In my mind’s eye, I see a complete ecosystem of organisms, from the tiniest bacteria to the fat earthworms that wriggle in and out of the decaying vegetation. There is a certain thrill to the fact that I am part of the process of this cycle of life…and death.

I can’t see the microscopic bacteria, amoebas, mites and protozoans, but I can see their handiwork as they consume nitrogen and sugars from the green and brown materials I have mixed together in this nature cake. I can see the smoke rise and feel the heat as their billions multiply, die and are consumed by larger, but still microscopic  predators – themselves destined for the same fate by even larger organisms. Composting is one of the most “mindful” activities I can think of. I’m not going to belabor the Zen thing, but you get the idea.

Earthworms begin to populate the pile when it cools. I pick out worm every tenth load or so and throw it into a bucket…not for fishing (although I do like to fish), but to add to the worm population in my vegetable garden. I throw in some rotting vegetation for the worms to eat and hide in while I finish turning the pile.

I turn my pile every week or two, until I’ve got good, rich, dark humus, letting it heat up as bacteria begin to multiply again. I could go on about mesophilic and thermophilic bacteria species that alternately heat and cool the pile, but I’m going to spare you the agony. Just know that as the pile heats up, the worms head for cooler pastures, only to return when the pile cools off again.

Earthworms are fascinating creatures. They eat decaying, green vegetation, apple cores and even coffee grounds. That goes through the enzymes and bacteria in their gut and comes out in rich worm castings, which is a euphemism for… well…you know. The castings are also filled with beneficial bacteria which continues to inoculate the soil long after it has left the worm.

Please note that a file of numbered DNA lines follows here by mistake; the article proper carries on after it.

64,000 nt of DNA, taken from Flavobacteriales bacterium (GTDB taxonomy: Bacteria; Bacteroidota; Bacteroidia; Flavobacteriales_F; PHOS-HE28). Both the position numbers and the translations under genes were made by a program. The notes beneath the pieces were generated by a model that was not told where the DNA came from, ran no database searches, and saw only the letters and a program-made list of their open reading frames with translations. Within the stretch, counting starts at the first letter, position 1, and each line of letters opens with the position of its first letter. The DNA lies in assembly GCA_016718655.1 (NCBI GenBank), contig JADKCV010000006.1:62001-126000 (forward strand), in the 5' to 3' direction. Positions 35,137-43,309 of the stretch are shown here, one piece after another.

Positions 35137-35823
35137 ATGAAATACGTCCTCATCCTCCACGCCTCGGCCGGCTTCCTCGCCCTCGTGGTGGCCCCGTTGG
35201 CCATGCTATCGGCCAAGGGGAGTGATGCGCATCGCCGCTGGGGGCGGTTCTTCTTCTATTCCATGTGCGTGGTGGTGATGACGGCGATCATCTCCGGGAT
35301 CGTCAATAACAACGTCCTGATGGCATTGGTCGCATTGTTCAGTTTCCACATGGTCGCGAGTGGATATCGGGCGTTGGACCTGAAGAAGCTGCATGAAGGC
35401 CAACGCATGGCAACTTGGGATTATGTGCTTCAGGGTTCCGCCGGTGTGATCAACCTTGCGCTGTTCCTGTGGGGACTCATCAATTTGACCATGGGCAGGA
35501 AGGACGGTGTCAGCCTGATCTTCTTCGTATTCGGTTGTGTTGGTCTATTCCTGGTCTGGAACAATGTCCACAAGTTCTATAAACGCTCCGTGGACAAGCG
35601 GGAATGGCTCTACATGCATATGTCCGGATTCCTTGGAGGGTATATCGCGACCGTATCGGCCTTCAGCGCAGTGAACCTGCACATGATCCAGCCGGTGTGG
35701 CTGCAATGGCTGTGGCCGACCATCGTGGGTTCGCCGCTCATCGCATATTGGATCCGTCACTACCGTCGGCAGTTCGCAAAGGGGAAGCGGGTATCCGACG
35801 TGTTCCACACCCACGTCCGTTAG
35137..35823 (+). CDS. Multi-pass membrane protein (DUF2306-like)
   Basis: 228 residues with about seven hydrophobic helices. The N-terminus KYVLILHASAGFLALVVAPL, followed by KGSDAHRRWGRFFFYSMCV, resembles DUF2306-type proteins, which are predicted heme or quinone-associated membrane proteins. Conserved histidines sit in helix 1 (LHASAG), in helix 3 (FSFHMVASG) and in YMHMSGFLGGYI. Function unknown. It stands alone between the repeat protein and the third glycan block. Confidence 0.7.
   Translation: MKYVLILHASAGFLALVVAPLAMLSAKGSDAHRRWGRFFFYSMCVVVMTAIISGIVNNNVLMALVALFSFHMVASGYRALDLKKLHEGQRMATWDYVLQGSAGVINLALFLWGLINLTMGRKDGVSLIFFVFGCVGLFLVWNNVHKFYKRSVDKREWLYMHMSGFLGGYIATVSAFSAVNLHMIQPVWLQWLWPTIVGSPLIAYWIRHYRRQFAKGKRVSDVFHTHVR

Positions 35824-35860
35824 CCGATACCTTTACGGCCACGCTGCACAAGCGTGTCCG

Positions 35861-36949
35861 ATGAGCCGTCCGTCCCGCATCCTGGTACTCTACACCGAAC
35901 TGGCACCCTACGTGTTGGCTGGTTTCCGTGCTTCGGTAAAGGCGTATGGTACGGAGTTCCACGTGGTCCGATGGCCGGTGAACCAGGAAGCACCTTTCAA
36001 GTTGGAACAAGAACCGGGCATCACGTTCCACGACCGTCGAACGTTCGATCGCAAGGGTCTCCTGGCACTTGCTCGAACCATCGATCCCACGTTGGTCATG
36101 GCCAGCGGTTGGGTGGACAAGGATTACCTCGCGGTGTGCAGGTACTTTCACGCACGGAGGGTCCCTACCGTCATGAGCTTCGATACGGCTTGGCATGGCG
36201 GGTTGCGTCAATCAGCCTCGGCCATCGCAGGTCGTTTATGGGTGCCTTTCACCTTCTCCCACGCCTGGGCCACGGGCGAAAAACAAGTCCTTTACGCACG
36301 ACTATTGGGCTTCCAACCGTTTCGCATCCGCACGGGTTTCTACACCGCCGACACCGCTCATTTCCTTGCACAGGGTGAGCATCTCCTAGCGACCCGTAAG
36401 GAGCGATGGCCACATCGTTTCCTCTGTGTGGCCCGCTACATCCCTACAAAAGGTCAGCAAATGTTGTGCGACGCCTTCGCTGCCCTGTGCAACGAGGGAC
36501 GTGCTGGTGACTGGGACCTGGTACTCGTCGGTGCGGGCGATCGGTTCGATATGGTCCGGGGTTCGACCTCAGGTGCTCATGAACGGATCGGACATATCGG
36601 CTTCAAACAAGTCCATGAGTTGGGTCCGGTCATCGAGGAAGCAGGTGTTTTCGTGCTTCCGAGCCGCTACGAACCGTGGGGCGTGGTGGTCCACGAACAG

A good population of earthworms in an acre-foot of soil can turn eight tons of soil per year. That’s over 1,613 cubic yards. My small pickup can carry about one cubic yard of soil, so that gives you an idea of how much earthworms work.

I’ve always said that if you have earthworms in your soil, you have good soil. Some experts argue that good soil attracts earthworms, while others say that earthworms make good soil. Either way works for me.

Many of the earthworms found here are not indigenous to North America. Instead, they came from Europe. Early colonists – the Jamestown settlers, the Spanish conquistadores, the French, Dutch and German farmers – unknowingly brought native European worms over in plant soil. Once having breached the ocean, the annelids (that’s a generic name for them) didn’t need human assistance to spread themselves across the continent. In some cases they replaced populations of native worms. In other cases they took over areas that had no worms. In Canada and the Upper Midwest, where glaciers scraped the soil from the rock 10,000 years ago, European worms exploited this niche successfully.

Here in Southeast Texas, scientists tell me that we have abundant populations of European species, as well about a 100 native species. Believe me, I can’t tell the difference, although I have no doubt the worms can.

Charles Darwin was one of the first contributors to the study of earthworms. In fact, he published The Formation of Vegetable Mould through the Action of Worms, with Observations of their Habits, the compilation of years of studying the lowly creature. In fact, the book actually outsold his previous book, On the Origin of Species. Read more about Darwin  and his worm studies here.

Photograph by Cliff Roe Photography